Please note: This is NOT the most current catalog.
Together, the St. Olaf Libraries and Information
and Instructional Technologies provide a variety of carefully selected
resources (ranging from Luther's Grosse Katechismus to the World Wide
Web) that seek to mirror the breadth and depth of the undergraduate
curriculum. The partnership between the Libraries and Information and
Instructional Technologies provides access to regional, national and
international networks, databases and other sources of information.
A strong system of libraries and computing center laboratories and access
to the campus network from residence halls and faculty offices ensure
the availability of academic resources to the entire community.
St. Olaf's Libraries and Special Collections
Twenty-five library faculty and staff and more than
100 students work to purchase, organize and make available a rich blend
of materials and access points. The collections contain over 600,000
books and bound periodicals and over 275,000 nonbook items (CDs, videos,
sound recordings, software, microform, etc.), housed in three separate
libraries: Rolvaag Memorial Library (the "main" library), Halvorson
Music Library and Glasoe Science Library. The libraries receive more
than 1,700 print periodicals, as well as hundred of electronic publications.
The libraries are a partial depository for federal government publications.
While the collections provide the basic resources required for undergraduate
study as defined by the college curriculum, they have unusual strengths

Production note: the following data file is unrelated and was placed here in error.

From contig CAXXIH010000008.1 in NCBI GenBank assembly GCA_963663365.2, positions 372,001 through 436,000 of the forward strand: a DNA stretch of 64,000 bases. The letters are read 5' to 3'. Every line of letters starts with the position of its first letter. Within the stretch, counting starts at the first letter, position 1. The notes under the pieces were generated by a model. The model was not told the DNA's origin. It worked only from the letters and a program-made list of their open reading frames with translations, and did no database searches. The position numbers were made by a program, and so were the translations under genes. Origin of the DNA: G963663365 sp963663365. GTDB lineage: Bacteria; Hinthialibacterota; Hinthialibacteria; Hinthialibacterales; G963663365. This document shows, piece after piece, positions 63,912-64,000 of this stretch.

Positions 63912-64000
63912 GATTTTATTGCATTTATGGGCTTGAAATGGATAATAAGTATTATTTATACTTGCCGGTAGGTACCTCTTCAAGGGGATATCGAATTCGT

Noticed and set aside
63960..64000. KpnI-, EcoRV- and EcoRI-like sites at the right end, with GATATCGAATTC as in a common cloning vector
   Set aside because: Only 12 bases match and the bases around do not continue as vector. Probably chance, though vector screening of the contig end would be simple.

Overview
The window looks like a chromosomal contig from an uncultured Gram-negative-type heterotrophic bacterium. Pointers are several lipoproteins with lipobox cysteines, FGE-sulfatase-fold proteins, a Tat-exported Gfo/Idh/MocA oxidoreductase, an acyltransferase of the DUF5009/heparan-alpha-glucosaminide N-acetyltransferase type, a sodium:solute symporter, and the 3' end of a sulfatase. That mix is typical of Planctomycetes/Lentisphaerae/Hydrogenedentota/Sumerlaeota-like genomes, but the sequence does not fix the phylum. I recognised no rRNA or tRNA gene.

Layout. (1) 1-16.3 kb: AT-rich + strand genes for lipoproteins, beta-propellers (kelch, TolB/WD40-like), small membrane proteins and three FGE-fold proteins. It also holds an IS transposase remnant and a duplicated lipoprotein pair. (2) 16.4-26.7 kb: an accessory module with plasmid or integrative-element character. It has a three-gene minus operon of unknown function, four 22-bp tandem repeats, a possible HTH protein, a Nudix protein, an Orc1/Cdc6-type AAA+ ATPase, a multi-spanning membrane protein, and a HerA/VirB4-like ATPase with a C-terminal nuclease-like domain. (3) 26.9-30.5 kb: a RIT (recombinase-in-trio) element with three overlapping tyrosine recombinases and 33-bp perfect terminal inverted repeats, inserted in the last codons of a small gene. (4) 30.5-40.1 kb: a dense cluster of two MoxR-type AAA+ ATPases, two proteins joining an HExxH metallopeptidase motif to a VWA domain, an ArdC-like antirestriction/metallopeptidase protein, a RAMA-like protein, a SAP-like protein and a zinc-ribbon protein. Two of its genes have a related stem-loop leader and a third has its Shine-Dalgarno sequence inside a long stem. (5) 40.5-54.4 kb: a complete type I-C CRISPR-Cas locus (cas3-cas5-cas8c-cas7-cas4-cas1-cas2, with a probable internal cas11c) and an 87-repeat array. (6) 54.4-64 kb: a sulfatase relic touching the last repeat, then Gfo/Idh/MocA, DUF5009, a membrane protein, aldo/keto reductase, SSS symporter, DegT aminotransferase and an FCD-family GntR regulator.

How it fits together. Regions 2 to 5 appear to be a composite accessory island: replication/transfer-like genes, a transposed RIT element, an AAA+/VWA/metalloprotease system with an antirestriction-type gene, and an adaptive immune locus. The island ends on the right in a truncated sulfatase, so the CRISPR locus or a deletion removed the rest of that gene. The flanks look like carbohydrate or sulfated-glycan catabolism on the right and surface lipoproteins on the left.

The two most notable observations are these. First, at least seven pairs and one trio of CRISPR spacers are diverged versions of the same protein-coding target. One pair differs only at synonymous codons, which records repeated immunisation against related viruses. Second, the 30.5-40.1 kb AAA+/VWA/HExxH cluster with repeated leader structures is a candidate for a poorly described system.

and emphases which reflect unique elements in the college's tradition.
Therefore they are especially strong in the fields of religion, Scandinavian
literature and history, mathematics and music. St. Olaf is one of the
few places where extensive materials can be found for the study of the
culture and church life of Norwegian Americans.
In addition to the St. Olaf collections, the libraries
also provide access to materials held across the state, the nation and
the world through their home-pages, the on-line catalog system, a variety
of CD-ROM and online services and the Internet. Strong consortial relationships
ensure the availability of supplemental materials that enrich undergraduate
study and research.
The St. Olaf Libraries are distinguished by an
instruction program which teaches students research methodologies and
evaluation techniques applicable to a variety of disciplines. The instruction
is used immediately as students work on assignments dealing with a world
of rapidly proliferating information and delivery systems and will also
provide a foundation for lifelong learning after they leave the college.
Librarians work with specific assignments in classes and provide research
assistance at the reference desks -- Rolvaag (over 60 hours per week)
and the science and music libraries as posted. The libraries are open
95 hours per week when class is in session -- with extended hours late
in the semester and during exams.
The Howard and Edna Hong Kierkegaard Library, located within the Rolvaag
Library Building, is one of the major research libraries in the world
for the study of the thought of the Danish philosopher Soren Kierkegaard.
The library was presented to St. Olaf College in 1976 by the Hongs,
St. Olaf alumni and internationally noted Kierkegaard scholars and translators.
Howard Hong is a professor emeritus of philosophy.
Located in the Rolvaag Library Building, the Shaw-Olson Center for College
History contains official records and publications, private papers,
photographs, books, periodicals, audio and visual recordings and museum